An example of a non-canonical miRNA biogenesis Dicer-independent pathway is pre-miR-451. It is processed, initially, by Drosha to liberate the pre-miRNA, following, in the cytoplasm, it is loaded into Ago2 to catalyze the maturation of this microRNA (85). Pre-miR-451 is not processed by Dicer because its stem-loop structure is too short to be efficiently recognized and processed (86, 87). Therefore, in this mechanism, it seems that Ago2 is sufficient for RISC loading and proper guide strand selection (88). This miRNA is involved in tumorigenesis and tumor progression of several cancers. It is downregulated in epithelial cells cancer that lose their basolateral polarity, dramatically proliferate, and turn to invasive adenocarcinoma forms as demonstrated in gastric cancer, colorectal cancer, non–small cell lung carcinoma (NSCLC) (89–91)
Non-canonical miRNA could also be small nucleolar RNAs (snoRNAs) and transfer RNAs (tRNAs) (78). snoRNA-derived miRNAs are approximately 22 nucleotides in length, require Dicer activity, but are independent of Drosha/DGCR8, bind to Argonaute proteins and repress target mRNAs as miRNA do (92, 93).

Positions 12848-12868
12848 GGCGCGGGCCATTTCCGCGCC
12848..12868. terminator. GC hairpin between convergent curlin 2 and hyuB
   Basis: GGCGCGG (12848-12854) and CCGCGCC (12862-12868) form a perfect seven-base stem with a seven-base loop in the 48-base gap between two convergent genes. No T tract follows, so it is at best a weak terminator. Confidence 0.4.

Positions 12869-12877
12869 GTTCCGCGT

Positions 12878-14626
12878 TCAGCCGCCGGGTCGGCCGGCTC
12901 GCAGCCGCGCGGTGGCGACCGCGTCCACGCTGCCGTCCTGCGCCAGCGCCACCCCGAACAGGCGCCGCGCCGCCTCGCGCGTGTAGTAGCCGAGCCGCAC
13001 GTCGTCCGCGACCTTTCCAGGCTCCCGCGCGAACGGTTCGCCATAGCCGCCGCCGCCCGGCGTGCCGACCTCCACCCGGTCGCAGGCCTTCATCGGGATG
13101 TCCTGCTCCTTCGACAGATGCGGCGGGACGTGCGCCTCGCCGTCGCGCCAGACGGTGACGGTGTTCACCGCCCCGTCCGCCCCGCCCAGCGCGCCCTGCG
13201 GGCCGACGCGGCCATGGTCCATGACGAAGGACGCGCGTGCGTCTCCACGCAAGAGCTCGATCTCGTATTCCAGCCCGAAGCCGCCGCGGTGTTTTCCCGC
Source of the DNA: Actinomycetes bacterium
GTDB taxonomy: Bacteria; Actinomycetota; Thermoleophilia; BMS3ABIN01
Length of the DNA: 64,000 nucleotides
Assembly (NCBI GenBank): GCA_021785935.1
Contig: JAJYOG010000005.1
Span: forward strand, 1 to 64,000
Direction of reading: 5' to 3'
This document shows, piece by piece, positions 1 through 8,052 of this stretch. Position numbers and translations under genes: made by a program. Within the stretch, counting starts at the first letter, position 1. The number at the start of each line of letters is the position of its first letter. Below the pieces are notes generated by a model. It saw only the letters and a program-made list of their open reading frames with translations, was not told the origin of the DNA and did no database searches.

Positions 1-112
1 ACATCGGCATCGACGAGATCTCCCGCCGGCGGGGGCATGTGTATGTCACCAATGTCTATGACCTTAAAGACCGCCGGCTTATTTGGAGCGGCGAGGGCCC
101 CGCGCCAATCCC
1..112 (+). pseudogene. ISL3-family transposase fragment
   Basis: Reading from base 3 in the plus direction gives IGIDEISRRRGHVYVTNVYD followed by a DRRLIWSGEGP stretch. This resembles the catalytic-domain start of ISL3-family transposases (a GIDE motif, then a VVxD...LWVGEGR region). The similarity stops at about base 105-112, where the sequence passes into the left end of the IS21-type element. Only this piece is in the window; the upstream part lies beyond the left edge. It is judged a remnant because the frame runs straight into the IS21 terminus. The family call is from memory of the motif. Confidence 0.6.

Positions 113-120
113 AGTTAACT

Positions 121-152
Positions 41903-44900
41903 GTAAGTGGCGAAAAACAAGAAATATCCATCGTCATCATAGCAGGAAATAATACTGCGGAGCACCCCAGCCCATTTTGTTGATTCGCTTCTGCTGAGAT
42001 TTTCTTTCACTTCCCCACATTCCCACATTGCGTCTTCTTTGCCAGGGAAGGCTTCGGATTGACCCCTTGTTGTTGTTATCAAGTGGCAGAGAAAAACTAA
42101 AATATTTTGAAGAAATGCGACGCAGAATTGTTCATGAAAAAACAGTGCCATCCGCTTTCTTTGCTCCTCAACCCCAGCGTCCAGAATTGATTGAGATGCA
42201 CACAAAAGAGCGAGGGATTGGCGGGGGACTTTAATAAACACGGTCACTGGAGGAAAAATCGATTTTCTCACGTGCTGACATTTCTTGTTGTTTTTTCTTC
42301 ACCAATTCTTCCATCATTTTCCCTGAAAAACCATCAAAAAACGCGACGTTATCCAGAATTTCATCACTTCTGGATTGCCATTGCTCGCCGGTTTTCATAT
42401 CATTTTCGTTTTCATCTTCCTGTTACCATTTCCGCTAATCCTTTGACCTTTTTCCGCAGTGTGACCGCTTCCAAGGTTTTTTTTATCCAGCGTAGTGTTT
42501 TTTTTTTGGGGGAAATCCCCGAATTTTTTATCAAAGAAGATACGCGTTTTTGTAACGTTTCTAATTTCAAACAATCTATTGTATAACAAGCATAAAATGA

tRNAs with their clover shape can generate many non-coding small RNAs, named tRNA-derived small RNAs (tsRNAs). These, based on their mechanism of biogenesis and length, are classified as tRNA-derived stress-induced RNA (tiRNA) or tRNA-derived fragment (tRF). tRFs are smaller than tiRNAs, originate from a specific sequence of mature or primary tRNAs cleaved by Dicer, or they could be processed by RNase Z or ELAC2 in the nucleus and cytoplasm, respectively (94). They can bind to the Ago proteins family in a cell-type-specific manner and can regulate mRNA stability by directly binding to it, inhibiting protein translation, or cleaving a partially complementary target site (94–96).
The role of non-canonical miRNA in the biological functions and development of cancer is poorly understood. Splicing factors, such as SRSF1 or SRSF2, alter the levels of miRNAs of miRtron origin. In the colorectal cancer cell line HCT116, it was found that increased nuclear levels of SRSF1 positively correlate to hsa-miR-1229-3p expression, while increased nuclear levels of SRSF2 positively correlate to hsa-miR-1227-3p and hsa-miR-1229-3p expression (97). The miRtron miR-6778–5p, derived from intron 5 of SHMT1 (coding cytoplasmic serine hydroxymethyltransferase), is a pivotal regulator of cancer stem cell stemness in Drosha-silenced gastric cancer cells. It promotes SHMT1 expression that sustains cancer energy intake via folate-dependent serine/glycine inter-conversion in the one-carbon mitochondrial metabolic pathway (98).
By RNA-seq-based data set, in MDA-MB-231s breast cancer cell line and more than 90% of Luminal B Her2+ human breast cancer, a small nucleolar RNA-derived RNAs, snoRNA-93, was identified as a promoter of invasion (99). In prostate cancer, the increased expression of small nucleolar RNA-derived RNAs snoRD78 was detected in a subset of patients that developed the metastatic disease (100).